There are plenty of athletes who make a mark during – or after – their careers with their charitable efforts and their push towards social justice. Charities and foundations are obviously always a good thing, but many of these organizations are related to the athlete by name only.
Then there is Warrick Dunn. A premier player who singlehandedly makes every other past, present, or future NFLer look inadequate with everything he has done. Not just as an athlete – though Dunn was a legitimate star back when running back wasn’t the plug and play position it is today – but as a man.
A native of New Orleans, Louisiana, Dunn played his college football very successfully at Florida State. He rushed for over 1,000 yards for three straight seasons – an impressive mark considering that at about 5-foot-8 and 165 pounds Dunn seemed too small to be an every down back even at the college level. The three-time All-ACC selection was also a sprinter at FSU and his 10.3 time in the 100 meter dash transferred to breakaway speed on the football field that some speedsters are not able to produce.
Dunn was drafted by the Tampa Bay Buccaneers with the 12th overall pick of the 1997 NFL Draft. He was an immediate success, with this premier player winning rookie of the year honors after picking up over 1,400 yards from scrimmage and seven touchdowns. Dunn spent his first five years in Tampa Bay – picking up a pair of Pro Bowl nods – before spending six years in Atlanta with the Falcons. His final year in the NFL (2008) was back where it all began as Dunn signed a one year deal with the Bucs where he rushed for a solid 786 yards.
Dunn rushed for almost 11,000 yards during his career and had picked up over 15,000 yards from scrimmage. He scored 64 touchdowns and he is a much loved figure in both Tampa and Atlanta because of the energy, excitement, and skill that he brought to the two franchises as a player. He was also a player loved by his peers and the media, something that is not always said about the great athletes who tend to be solely focused on winning.
Dunn wanted to win as much as anyone, but he also knew from an early point in his career that he could use his position for good. Something he has never stopped doing.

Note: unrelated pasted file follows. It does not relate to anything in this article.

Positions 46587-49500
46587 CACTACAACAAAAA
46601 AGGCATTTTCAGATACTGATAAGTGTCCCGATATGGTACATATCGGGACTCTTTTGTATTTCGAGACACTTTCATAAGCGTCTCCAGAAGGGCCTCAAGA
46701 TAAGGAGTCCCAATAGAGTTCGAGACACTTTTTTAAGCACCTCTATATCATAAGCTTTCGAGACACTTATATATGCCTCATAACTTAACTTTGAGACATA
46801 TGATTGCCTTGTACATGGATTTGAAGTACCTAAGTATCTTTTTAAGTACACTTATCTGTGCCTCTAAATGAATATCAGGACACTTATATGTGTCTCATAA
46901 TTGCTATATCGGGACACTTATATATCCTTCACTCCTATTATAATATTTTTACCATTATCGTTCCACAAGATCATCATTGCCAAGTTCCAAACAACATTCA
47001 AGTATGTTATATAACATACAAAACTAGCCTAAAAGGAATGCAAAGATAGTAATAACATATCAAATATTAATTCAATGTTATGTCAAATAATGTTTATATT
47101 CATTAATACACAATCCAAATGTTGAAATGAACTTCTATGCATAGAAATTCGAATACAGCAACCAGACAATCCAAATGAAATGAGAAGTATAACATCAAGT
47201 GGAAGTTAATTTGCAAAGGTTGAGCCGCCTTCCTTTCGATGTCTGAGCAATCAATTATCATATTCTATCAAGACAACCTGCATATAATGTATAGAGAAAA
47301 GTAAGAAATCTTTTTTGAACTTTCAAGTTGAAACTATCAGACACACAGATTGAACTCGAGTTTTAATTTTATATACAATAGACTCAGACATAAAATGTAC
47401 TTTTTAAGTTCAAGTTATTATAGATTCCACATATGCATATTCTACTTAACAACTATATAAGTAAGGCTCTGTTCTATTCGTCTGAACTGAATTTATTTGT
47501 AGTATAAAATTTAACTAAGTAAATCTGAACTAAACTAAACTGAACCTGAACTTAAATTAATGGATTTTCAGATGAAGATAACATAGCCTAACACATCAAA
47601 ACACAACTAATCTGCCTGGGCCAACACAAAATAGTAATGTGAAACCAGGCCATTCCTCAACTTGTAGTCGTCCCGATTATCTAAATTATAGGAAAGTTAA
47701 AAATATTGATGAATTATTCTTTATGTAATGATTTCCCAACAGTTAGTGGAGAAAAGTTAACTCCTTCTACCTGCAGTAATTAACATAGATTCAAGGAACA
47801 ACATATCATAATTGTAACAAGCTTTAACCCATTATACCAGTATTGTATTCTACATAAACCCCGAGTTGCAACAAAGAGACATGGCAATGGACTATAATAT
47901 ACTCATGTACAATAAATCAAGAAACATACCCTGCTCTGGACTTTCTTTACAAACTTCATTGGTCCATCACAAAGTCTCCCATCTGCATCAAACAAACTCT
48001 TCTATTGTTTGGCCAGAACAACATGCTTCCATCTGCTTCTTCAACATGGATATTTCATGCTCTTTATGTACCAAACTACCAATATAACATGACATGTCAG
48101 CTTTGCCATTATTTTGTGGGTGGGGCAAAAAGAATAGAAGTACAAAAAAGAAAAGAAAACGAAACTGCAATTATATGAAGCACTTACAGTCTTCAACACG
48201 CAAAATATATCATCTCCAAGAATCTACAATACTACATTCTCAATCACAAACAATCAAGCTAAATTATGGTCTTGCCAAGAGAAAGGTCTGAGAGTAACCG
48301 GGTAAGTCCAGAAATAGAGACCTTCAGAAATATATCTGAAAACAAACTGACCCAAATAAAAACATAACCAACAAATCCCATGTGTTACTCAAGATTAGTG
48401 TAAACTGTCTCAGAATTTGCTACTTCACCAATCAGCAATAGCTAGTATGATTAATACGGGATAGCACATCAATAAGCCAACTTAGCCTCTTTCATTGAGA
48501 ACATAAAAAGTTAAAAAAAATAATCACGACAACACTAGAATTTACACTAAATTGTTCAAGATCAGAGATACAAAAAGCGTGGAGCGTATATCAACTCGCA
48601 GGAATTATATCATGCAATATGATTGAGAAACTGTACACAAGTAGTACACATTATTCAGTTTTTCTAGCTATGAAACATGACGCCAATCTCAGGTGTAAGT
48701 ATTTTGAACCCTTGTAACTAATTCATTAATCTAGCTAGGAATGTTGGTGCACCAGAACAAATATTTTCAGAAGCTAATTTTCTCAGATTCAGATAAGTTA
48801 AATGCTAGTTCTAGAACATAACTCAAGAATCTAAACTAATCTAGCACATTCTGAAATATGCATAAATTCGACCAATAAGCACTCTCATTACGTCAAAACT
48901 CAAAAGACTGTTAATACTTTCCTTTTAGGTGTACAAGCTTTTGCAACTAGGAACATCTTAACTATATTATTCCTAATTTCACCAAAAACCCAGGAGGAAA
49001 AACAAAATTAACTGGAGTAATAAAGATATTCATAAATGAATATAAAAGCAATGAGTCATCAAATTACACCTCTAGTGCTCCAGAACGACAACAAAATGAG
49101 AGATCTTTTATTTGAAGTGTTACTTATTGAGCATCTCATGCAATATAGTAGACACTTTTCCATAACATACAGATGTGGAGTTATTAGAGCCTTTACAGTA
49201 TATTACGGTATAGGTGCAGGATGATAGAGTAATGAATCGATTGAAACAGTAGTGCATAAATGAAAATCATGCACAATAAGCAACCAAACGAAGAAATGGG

Dunn’s own mother was an off-duty police officer who was ambushed and killed by armed robbers in 1993. This meant that having just turned 18-years-old, Dunn was now in charge of raising his siblings. This life event could have pushed Dunn in a number of directions, but the premier player knew the value of hard work and success – as his mother had instilled in him – and he wanted to give back.
His first step into the charitable arena was starting Homes for the Holidays in 1997. Dunn then upped his own game in 2002 when he started Warrick Dunn Charities as a way to increase the services that his programs could provide. As of 2020, Dunn’s charities – along with Habitat for Humanity – are closing in on having donated 200 homes to single mothers.
“I’ve used this program as therapy,” Dunn said. “Every time I hand over those keys, there’s a little piece of my mom and the things she wanted.”
The 2004 Walter Payton Man of the Year Award winner, Dunn has received many awards from outside football for his work. He was named the Muhammad Ali Award winner in 2019 – formerly Sports Illustrated’s Sportsman of the Year award – showing that long after his football career ended he is still a force driving good in the world.
Wanting to be a person that changes the world is one thing. Actually doing it – and continuing to do it – for almost 25 years is something else entirely. Warrick Dunn is a player that every sports fan should know and celebrate because men of his caliber, premier players of his caliber, don’t come around very often.
Article by Premier Players